According to David Satterthwaite, lead author and senior fellow at the International Institute for Environment and Development, universal access to safe, affordable sanitation services is an issue that has received very little attention from most governments and aid agencies, especially for the urban under-served.

Mumbai and Bengaluru: Work in progress

Sanitation remains a challenge in Indian cities. Households often do not have access to safe, reliable, and affordable public sanitation services in densely populated urban areas, hence, need to self-provide their sanitation solutions. They also often do not understand what happens to human waste after it leaves the house or the plot. From the perspective of cities, investments in off-site sanitation services (sewer infrastructure) and investments in treatment plants to treat both off-site and on-site human waste are very expensive for cities.

 “In addition, the ability to safely manage human waste for the entire sanitation service change requires a great deal of public sector capacity. This is especially true when multiple systems of containing, transporting, treating, reusing, and disposing of human waste are operating simultaneously, and with a mix of actors (for example, private households, informal sanitation service providers, private sector septic tank services, and so on) involved,” explains Victoria A. Beard, co-author, fellow at WRI Ross Center for Sustainable Cities, and professor of city and regional planning at Cornell University. However, once these investments are made, they tend to last a long time, upwards of 50 years.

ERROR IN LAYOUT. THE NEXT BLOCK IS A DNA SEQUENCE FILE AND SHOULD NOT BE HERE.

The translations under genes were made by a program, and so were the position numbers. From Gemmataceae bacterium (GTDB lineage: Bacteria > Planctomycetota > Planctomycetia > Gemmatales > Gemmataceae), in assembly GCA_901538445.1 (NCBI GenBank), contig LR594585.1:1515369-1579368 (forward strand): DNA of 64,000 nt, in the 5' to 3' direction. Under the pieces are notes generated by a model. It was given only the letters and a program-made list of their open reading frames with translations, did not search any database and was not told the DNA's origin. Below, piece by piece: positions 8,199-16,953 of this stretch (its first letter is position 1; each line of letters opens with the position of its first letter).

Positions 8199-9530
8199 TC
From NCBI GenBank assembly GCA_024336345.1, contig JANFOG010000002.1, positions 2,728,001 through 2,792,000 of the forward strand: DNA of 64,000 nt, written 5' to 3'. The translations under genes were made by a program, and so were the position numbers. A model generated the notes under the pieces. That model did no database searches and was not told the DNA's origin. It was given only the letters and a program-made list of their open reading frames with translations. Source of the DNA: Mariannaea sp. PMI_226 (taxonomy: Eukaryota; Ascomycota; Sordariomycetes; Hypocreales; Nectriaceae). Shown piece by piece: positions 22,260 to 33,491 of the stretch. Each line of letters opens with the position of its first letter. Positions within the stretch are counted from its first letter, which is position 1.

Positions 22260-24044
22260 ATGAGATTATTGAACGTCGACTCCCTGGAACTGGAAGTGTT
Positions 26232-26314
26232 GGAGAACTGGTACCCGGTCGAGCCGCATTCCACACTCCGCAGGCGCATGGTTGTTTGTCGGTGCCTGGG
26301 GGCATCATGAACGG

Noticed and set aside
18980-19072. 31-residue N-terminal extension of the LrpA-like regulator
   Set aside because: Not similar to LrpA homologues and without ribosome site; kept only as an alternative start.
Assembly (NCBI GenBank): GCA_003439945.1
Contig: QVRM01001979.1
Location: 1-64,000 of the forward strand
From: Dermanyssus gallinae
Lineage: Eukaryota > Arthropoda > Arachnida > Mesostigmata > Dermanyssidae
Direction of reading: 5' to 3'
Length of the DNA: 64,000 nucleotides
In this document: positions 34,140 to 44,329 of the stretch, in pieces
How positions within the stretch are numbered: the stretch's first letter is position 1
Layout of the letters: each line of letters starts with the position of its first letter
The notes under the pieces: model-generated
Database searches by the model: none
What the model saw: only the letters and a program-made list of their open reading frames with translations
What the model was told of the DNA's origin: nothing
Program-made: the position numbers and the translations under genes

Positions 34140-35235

In Mumbai, the city sewer network covers only 60 per cent of the planned area. In unplanned areas, the sewer lines are not laid, and these areas are often connected with open drains. Though Mumbai has recently been declared as open defecation-free, it is estimated that around eight to 12 per cent of the population still have no toilet facilities in slum areas. Further compounding the problem, reliable data on access to sanitation in the slums of Mumbai is not available.

In Bengaluru, while a higher percentage of its population -  79 per cent of households use sewers, water is only available on average for three hours, three days a week across different locations in the city. Sewers, however, need daily water supply to function. Further, the cost to construct a public toilet facility connected to a private septic tank is similar to the cost to construct a facility connected to sewers given the charges made by the utility; however, the cost to empty the septic tank is more than three times the cost of initiating a household sewer connection.